life (Figure 1). Excessive water and/or gas production is a complex problem facing many
matured fields, and has serious economic and environmental impact. Therefore, it is
important to effectively evaluate the fluid contact movement, to determining the point of
commencement of water and/or gas coning in the reservoir, in order to prevent the
production of excessive water and/or gas, thereby optimizing oil production. This paper
therefore seeks to evaluate fluid contact movement in a mature reservoir and determination
of critical production rate to control the occurrence of coning in mature fields.
Figure 1: Sequence of Oil Production of Niger Delta Mature Field (Rob Hull, 2012)
1.1. Fluid Contact Movement
The location of the fluid contacts in the reservoir will change over time in the cause of oil
production. The extent of the movement will depend on relative strength of the aquifer drive
and gas cap drive. In reservoirs with strong aquifer drive it is more likely that the oil-water
contact will move upwards. Figure 2 shows the possible movements of fluid contact in the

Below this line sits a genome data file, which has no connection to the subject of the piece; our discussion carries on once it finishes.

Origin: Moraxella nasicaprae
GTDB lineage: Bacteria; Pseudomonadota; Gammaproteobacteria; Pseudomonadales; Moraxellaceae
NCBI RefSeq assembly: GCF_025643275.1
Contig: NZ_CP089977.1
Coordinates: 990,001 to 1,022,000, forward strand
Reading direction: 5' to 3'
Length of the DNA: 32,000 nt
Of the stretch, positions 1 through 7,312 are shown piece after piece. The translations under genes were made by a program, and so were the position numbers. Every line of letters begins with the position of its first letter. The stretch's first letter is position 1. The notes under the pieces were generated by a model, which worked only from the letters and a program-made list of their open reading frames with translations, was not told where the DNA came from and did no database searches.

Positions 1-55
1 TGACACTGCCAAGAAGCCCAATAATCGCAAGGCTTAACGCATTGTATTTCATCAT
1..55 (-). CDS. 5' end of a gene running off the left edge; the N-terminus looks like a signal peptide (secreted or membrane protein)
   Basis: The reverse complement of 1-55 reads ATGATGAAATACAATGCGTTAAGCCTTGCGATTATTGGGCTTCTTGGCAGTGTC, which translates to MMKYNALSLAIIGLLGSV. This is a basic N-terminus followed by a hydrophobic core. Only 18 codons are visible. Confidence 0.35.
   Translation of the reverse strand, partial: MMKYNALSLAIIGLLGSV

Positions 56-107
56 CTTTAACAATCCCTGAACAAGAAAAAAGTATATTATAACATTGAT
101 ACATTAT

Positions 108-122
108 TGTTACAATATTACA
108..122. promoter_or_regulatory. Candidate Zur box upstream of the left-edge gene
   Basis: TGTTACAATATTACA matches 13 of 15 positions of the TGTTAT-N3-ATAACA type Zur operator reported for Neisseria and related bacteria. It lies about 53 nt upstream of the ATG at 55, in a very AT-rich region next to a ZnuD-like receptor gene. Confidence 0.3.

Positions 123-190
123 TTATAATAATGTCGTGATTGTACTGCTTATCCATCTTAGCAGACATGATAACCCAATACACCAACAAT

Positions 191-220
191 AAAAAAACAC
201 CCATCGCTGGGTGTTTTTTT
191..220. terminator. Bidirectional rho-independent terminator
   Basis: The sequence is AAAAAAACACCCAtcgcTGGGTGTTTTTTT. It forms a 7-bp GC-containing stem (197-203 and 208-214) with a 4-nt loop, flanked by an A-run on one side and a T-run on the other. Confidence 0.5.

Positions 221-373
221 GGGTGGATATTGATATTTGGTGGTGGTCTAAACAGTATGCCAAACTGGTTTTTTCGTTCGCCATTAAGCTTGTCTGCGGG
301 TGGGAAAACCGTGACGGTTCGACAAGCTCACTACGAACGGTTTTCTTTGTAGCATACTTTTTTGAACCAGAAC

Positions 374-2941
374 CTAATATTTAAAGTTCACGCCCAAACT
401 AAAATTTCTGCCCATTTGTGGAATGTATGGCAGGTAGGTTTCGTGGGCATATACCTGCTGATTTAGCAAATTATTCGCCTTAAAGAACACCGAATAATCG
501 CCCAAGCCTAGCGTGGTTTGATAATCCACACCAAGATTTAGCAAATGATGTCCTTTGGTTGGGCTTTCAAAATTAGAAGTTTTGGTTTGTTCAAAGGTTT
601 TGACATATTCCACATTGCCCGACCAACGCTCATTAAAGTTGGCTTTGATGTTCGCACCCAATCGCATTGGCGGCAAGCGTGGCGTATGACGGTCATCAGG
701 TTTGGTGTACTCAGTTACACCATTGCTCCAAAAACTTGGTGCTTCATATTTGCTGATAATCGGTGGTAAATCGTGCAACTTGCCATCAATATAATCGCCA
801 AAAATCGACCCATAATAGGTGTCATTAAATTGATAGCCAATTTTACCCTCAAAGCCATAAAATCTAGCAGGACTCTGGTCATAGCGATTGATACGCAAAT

course of oil production from an oil Reservoir.
The oil column will be displaced upward due to gas cap production under an active water
drive. This will leave a zone of residual oil behind the advancing water and a zone of residual
gas behind the advancing oil. Due to excessive gas cap production, a pressure gradient
develops between the crest of the structure and the aquifer. As gas withdrawals continue
and oil rim moves significantly, the oil column will gradually spread out through the gas cap.
This leads to the loss of mobile oil and trapping of gas.
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Figure 2: Movement of Fluid Contacts over Oil Reservoir life
(a) The oil reservoir at static conditions